Distributed micro electromechanical (MEM) transmission lines (DMTLs) are a proven solution for very high performance, low loss true time delay phase shifters. The DMTL, as known in the art, usually consists of a uniform length of high impedance coplanar waveguide (CPW) that is loaded by periodic placement of discrete MEM capacitors. The MEM devices are typically designed such that the reflection coefficient for the input, S11, for a DMTL section is less that −10 dB for the two phase states, i.e. MEM capacitors in the up- and down-state positions. The increase in the distributed capacitance in the down-state provides a differential phase shift (Δφ) with respect to the phase in the upstate.
A limitation of the capacitively-loaded DMTL known in the prior art is that the amount of phase shift is proportional to the difference in the loaded and unloaded impedances, thus restricting the achievable Δφ per unit length in light of impedance matching considerations.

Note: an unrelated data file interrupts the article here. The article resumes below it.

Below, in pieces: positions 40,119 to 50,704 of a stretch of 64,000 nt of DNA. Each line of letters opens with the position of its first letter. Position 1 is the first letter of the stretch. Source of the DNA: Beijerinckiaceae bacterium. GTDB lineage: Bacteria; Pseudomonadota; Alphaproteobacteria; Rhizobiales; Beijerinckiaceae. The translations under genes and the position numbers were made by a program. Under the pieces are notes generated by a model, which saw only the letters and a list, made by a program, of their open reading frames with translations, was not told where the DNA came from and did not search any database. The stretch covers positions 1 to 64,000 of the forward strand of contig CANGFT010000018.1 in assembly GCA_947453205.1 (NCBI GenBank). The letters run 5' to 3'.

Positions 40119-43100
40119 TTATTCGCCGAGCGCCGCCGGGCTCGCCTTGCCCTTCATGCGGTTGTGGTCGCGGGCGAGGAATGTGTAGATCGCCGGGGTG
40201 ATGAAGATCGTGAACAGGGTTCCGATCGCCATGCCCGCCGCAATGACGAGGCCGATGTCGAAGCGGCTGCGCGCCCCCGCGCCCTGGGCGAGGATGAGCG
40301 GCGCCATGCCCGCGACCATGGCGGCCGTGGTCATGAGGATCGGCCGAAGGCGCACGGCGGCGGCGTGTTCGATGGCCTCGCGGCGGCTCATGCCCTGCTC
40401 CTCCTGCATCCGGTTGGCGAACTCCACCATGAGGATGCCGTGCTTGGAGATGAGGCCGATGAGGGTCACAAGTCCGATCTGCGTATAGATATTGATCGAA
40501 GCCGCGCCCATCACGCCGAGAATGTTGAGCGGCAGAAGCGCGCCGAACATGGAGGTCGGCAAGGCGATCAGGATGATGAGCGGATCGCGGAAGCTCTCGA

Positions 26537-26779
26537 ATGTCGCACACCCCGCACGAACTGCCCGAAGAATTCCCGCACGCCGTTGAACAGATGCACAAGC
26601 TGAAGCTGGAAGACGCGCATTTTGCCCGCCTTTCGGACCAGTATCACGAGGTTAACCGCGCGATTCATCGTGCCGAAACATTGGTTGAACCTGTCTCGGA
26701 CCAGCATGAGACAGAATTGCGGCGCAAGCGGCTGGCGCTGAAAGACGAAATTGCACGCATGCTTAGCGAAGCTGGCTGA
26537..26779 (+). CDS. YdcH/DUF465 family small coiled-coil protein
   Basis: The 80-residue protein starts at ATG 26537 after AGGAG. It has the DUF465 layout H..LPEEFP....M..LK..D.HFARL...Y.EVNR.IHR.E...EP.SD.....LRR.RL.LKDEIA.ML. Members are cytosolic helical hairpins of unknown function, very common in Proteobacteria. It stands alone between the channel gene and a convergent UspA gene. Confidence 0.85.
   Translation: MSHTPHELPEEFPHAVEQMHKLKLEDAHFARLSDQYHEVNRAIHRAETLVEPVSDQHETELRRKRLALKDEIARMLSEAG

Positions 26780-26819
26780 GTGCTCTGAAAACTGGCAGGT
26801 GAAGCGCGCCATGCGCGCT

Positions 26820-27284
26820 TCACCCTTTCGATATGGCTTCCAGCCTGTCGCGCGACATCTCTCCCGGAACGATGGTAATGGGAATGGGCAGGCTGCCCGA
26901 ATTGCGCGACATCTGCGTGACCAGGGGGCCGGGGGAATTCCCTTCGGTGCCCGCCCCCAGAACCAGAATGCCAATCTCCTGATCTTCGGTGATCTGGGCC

Today, a large phased array radar system can cost millions of dollars. This cost can be lowered by orders of magnitude through the use of MEMS technologies. Still, there is a physical limitation to the performance achievable with RF MEMS TTD devices that operate only on the change of the capacitive loading of a transmission line. As the capacitance changes, a property of the transmission line known as the characteristic impedance (Zo) changes along with the desired change in the propagation constant. As Zo changes, there is a mismatch that arises between the TTD device and the system in which it is integrated, causing power to be reflected from the TTD device input. This mismatch is often described in terms of a parameter known as return loss (RL). A generally accepted upper limit for RL is 10 dB. The physical limitation of the capacitive only TTD device is that the amount of time delay per unit length of transmission line that can be achieved is restricted by the need to keep RL>10 dB. As one attempts to achieve greater time delay, larger changes in Zo are inherently produced, thereby decreasing the RL.